Design error pages that boost usability, improve user experience and even raise a smile with these 6 top tips
Urgh, a 404 page! No one likes that, right? But hold on a minute. 404 error pages don’t need to be a total UX nightmare. When designed to delight and direct users, 404 pages can transform from sources of frustration to opportunities for conversion and branding. Good UI design, a focus on user experience and a little human empathy can go a long way towards improving 404 page design.
This post will look at 5 error page best practices to make 404 pages more user friendly. Follow them for better usability, stronger branding and delightful user experiences.
Turn user error into UX opportunity
A standard, out-of-the box 404 page gives users only one option – go back to where they came from. What a downer. According to the principles of gamification, users want to feel like they’re making progress. So design 404 pages that allow users to progress to other parts of your site, commonly the home or features pages. This way you’ve got a lot more chance of keeping them on sight and nudging them in the right direction. Justinmind keeps it simple by giving users 5 key paths to follow:
And don’t just give them links. Add a search box to the 404 page to allow give users back a sense of control over their experience and facilitate task success. Designer Steve Lambert combines a search box 404 with a toe-curlingly good video to create a fun and functional 404 user experience.
And for usable search box design, Gyorgy Fetete has some great tips right here in Smashing Magazine.
Explain, don’t just error message
There’s probably nothing more frustrating than landing on an error message, and then being so confused by the error message itself that you have to Google it. Take the prime example below:
Excuse me? UX designers everywhere are screaming right now. Good 404 messages should concisely explain what went wrong in plain language, and what to do next. Just like Bloomberg does below.
Less clutter, higher user success rates
A lot of sites used to fall into the trap of “Panic! The user got a 404! Let’s show them everything we got and see if they bite” Bad idea. Overwhelming the user with a 404 page jam-packed with links to every nook and cranny of your site is a surefire way to cognitively overload an already frustrated user. And as NN Group guru Kathryn Whitenton makes clear, cognitive overload and usability do not go hand in hand.
Best practice is to design a 404 page with a handful of key links, including a link to the Home page as an easy get-out for users who’re not sure what they’re looking for yet. Other options to include might be to a blog, product features or About Us.
In general, aiming to include up to 4 links on a 404 page is good practice. Airbnb include more, but they’re Airbnb.
Use 404 pages as branding opportunities
For many users, a 404 page might be the very first interaction they have with a brand. That’s a lot of pressure for one little error page. Follow basic best practices such as ensuring that the aesthetics of the page fit with the rest of the site, microcopy mirrors the tone throughout, and that icons and visuals are coherent with other sites or products.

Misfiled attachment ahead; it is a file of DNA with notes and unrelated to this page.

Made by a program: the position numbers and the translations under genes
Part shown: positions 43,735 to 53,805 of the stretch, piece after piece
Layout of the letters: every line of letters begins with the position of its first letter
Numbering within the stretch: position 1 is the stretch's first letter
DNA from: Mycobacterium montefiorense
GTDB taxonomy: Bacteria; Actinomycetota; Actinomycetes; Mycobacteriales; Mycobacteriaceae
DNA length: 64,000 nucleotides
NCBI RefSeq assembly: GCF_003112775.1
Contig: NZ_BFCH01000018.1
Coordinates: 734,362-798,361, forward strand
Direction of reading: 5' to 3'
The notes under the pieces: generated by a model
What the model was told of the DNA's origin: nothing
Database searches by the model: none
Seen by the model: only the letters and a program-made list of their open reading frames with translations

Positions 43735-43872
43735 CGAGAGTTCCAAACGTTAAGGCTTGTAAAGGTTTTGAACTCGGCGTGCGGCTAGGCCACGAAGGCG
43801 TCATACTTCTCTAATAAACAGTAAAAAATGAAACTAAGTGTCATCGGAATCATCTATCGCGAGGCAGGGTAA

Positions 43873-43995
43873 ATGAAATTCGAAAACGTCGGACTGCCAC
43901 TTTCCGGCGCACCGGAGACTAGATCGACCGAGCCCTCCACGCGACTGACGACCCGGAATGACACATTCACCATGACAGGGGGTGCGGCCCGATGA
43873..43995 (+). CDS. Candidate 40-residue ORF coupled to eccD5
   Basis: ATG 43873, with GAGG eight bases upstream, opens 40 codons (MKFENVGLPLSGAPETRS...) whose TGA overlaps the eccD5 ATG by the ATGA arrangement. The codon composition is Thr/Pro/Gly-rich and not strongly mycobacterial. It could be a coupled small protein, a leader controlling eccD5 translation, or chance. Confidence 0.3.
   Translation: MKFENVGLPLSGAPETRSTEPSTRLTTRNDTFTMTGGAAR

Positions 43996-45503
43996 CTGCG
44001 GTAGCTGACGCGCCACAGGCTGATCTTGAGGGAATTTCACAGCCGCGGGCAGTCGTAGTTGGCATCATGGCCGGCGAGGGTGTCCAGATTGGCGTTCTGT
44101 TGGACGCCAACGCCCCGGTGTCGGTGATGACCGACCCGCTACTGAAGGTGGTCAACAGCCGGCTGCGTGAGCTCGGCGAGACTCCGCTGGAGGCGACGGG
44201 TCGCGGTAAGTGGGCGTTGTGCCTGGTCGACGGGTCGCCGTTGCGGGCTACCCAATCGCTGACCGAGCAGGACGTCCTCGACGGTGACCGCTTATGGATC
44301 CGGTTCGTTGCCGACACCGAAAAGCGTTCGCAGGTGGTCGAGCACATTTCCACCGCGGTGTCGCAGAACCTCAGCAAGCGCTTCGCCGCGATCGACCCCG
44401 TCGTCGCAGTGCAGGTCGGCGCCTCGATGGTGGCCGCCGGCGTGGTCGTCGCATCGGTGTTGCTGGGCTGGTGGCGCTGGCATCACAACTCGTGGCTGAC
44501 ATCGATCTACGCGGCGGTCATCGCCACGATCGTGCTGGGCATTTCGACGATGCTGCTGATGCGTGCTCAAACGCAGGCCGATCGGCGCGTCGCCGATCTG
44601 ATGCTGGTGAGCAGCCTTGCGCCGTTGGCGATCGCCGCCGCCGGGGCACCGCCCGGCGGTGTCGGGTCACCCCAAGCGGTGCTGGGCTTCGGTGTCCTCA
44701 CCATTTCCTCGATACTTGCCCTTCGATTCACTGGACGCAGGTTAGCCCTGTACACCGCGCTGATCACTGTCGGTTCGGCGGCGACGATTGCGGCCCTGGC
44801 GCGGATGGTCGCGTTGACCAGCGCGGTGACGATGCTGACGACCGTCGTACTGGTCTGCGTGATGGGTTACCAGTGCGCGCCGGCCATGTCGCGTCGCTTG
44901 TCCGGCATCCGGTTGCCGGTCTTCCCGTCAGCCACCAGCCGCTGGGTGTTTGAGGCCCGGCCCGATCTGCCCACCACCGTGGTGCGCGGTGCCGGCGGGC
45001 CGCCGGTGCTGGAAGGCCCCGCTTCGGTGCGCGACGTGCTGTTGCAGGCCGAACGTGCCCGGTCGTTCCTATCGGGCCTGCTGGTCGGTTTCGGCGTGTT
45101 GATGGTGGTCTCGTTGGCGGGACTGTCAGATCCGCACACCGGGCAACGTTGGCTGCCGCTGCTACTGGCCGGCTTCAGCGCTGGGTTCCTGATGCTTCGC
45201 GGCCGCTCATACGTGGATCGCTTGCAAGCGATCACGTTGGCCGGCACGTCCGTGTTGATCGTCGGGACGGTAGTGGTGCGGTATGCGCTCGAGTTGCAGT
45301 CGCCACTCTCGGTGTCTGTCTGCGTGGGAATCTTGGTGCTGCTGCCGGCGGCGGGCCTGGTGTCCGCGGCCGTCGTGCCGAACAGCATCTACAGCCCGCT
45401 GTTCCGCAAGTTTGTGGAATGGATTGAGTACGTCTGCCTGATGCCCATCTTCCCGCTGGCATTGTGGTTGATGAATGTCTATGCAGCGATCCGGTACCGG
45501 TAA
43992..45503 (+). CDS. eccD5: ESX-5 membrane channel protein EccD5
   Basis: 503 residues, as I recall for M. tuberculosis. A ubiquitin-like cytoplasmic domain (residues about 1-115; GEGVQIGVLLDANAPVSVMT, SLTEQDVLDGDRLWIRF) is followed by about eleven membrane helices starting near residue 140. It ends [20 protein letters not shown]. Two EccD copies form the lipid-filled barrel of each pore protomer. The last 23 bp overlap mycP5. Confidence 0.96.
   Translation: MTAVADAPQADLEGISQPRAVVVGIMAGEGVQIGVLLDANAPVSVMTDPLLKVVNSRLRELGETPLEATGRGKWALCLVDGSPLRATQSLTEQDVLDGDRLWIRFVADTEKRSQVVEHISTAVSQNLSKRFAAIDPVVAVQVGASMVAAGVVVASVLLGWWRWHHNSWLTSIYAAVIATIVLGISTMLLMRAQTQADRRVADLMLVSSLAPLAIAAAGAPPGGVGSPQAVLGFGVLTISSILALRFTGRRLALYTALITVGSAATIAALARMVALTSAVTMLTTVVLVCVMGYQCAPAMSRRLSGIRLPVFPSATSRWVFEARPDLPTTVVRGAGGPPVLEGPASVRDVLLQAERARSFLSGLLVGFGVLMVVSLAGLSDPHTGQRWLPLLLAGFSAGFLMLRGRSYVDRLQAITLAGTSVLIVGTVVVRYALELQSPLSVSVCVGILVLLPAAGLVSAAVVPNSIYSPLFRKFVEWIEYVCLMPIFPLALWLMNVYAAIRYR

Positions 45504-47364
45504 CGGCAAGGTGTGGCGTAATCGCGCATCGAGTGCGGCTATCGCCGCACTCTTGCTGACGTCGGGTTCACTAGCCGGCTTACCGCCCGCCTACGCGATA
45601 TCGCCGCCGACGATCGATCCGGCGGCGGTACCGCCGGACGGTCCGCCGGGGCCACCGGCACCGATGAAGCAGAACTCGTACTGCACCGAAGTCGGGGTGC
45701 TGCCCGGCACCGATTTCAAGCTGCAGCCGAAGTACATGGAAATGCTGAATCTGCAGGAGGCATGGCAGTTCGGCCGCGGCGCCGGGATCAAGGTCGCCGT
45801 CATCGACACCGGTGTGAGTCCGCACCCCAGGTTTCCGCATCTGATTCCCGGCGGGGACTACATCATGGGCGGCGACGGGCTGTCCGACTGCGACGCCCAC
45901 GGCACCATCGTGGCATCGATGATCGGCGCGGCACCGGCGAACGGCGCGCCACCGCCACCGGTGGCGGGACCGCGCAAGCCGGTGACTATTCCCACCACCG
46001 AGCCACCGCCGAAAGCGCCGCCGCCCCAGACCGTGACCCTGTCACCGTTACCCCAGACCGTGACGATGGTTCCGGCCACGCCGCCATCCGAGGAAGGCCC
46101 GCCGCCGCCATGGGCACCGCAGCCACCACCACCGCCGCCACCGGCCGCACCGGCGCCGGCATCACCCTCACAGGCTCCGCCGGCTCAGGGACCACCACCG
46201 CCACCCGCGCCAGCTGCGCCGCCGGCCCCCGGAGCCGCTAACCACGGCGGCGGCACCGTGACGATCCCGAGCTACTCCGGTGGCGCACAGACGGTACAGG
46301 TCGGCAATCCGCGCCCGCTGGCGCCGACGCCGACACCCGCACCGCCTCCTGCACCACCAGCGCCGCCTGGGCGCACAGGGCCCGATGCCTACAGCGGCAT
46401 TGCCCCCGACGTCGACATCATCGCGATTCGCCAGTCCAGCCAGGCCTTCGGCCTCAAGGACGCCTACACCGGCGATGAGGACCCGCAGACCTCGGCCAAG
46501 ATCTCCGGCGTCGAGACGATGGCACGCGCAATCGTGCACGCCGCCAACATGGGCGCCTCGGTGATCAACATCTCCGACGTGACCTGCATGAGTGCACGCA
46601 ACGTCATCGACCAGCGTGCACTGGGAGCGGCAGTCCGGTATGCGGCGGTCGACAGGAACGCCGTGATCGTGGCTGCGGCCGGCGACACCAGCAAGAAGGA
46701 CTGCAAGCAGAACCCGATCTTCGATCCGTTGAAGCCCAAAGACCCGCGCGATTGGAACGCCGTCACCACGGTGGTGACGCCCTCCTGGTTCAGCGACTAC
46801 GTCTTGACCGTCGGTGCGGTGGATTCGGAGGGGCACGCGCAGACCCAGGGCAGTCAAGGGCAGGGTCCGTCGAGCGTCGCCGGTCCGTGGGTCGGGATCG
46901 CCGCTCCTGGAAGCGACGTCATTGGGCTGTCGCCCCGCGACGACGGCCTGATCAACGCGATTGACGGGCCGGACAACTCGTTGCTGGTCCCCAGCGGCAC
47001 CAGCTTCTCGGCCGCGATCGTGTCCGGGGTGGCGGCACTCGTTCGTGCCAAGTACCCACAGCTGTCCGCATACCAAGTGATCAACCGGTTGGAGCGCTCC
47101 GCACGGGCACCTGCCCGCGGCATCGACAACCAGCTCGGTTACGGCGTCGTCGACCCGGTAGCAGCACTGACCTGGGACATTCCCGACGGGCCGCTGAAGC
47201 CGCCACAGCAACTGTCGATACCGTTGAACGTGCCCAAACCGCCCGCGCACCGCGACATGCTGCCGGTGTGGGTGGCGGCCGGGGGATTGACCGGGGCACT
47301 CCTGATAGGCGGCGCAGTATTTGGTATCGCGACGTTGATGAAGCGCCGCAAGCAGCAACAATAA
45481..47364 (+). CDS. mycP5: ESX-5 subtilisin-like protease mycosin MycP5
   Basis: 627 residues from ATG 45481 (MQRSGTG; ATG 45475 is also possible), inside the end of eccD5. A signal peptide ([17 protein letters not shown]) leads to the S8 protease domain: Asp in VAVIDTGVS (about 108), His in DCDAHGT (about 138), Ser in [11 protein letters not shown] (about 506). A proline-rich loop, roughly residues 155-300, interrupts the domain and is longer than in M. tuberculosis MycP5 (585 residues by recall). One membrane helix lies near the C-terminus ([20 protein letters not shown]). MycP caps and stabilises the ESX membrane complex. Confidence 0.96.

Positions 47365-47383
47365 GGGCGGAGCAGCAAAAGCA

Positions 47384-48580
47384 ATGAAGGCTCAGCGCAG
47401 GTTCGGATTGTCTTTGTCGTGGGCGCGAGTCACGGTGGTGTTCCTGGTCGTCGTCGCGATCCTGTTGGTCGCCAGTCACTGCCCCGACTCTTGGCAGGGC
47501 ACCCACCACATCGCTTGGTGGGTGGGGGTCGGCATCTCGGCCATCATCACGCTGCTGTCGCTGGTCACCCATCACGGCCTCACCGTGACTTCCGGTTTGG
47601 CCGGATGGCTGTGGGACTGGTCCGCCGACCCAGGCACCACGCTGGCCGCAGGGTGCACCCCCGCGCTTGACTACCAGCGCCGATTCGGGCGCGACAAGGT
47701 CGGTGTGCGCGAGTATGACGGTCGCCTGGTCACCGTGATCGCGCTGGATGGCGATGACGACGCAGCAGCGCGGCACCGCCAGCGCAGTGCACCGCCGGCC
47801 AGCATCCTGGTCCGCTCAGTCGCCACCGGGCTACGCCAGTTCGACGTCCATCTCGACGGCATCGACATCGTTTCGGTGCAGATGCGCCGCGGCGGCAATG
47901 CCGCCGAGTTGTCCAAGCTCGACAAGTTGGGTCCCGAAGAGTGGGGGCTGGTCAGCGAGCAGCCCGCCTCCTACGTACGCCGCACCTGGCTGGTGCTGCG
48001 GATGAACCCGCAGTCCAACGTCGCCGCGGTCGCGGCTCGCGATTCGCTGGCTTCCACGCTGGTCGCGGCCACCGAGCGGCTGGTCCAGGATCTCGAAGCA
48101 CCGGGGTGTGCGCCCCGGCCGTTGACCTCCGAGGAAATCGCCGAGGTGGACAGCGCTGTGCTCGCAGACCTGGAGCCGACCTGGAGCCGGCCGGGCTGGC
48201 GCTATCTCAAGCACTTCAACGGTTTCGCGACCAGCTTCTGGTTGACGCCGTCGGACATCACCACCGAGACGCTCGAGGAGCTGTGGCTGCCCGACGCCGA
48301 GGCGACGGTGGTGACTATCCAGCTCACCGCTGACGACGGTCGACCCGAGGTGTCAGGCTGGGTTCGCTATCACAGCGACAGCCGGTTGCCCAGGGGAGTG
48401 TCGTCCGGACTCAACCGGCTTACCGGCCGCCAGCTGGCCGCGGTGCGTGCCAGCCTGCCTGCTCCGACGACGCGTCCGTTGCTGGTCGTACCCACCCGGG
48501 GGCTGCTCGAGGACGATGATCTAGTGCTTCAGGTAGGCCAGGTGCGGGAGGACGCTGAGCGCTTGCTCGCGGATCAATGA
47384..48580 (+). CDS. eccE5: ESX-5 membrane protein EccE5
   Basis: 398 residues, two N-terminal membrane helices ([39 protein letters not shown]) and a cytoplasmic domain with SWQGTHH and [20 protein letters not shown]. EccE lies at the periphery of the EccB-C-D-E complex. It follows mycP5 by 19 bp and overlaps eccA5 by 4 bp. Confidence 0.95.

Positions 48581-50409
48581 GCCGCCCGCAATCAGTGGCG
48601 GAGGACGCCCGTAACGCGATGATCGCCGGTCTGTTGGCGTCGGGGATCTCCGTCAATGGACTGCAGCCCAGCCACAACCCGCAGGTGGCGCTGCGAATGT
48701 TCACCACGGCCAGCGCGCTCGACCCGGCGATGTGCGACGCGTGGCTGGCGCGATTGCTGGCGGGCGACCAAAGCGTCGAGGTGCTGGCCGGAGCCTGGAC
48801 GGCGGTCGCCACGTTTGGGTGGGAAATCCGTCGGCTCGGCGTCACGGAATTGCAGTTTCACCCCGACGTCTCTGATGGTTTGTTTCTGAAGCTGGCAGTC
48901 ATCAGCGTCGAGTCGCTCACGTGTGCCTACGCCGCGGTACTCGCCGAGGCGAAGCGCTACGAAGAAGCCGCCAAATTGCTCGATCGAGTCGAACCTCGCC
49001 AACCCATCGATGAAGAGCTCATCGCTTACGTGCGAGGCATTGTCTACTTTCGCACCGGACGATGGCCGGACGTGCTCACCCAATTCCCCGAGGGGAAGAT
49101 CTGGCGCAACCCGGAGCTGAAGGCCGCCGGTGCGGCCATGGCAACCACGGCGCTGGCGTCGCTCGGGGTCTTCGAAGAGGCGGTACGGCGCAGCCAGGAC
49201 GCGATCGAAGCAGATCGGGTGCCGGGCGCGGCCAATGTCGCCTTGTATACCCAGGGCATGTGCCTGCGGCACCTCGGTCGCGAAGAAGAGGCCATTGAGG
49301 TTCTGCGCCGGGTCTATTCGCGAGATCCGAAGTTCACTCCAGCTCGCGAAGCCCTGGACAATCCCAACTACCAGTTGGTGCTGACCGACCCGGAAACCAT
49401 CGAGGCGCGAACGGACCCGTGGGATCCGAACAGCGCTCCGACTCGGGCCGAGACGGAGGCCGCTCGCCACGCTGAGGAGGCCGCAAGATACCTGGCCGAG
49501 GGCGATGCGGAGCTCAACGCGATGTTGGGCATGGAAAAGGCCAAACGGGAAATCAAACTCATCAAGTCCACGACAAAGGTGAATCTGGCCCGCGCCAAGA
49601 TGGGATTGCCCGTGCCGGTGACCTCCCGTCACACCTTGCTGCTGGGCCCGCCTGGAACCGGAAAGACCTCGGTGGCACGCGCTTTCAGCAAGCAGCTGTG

Just bear in mind that functionality has to come before form in a 404. Make the brand’s look and feel serve the function of the page, like Mailchimp does:
Add a little humor
Make ’em laugh, kiddo. This advice isn’t just for would-be comedians and first dates. Adding humor to your 404 page design can also tap into so-called ‘visceral design principles’. Or, as they explain on blog Mysterious Trousers, “the satisfying feeling we get when potential energy is converted to kinetic energy. That point where we release energy from a design in a way that creates surprise, delight, or simply a response that satisfies our desire to engage, manipulate, and shape our experience.”
A 404 page can be an opportunity to convert user frustration into satisfaction not through navigation success, but through laughter. Check out the Justinmind team’s favorite 404 from Bluegg:
Renny Gleeson goes into this in more detail in his fascinating TED talk, which explores how we can fix that broken feeling generated by 404.
Pre-empt the need for 404
Error messages happen, and no matter how awesome your site or app you’re never going to stop that. People are always going to type URLs wrong. But that inevitability doesn’t mean you shouldn’t work your hardest to reduce the number of people who see your 404 page. Make sure you’re not directly users to broken links internally by staying on top of site maintenance. Use tools such as 404 Checker and Screaming Frog to find and fix broken links and direct them to more appropriate or fresher content.
Best practices for 404 pages with killer UX – the takeaway
404 error pages used to be a huge source of user frustration and abandonment. But it doesn’t have to be that way. Increasingly UI/UX designers are seeing 404s as a way to keep users engaged, introduce their brand and solve user problems. These 6 best practices will go a long way towards helping you create 404s that feel less like frustrations and more like delightful interactions.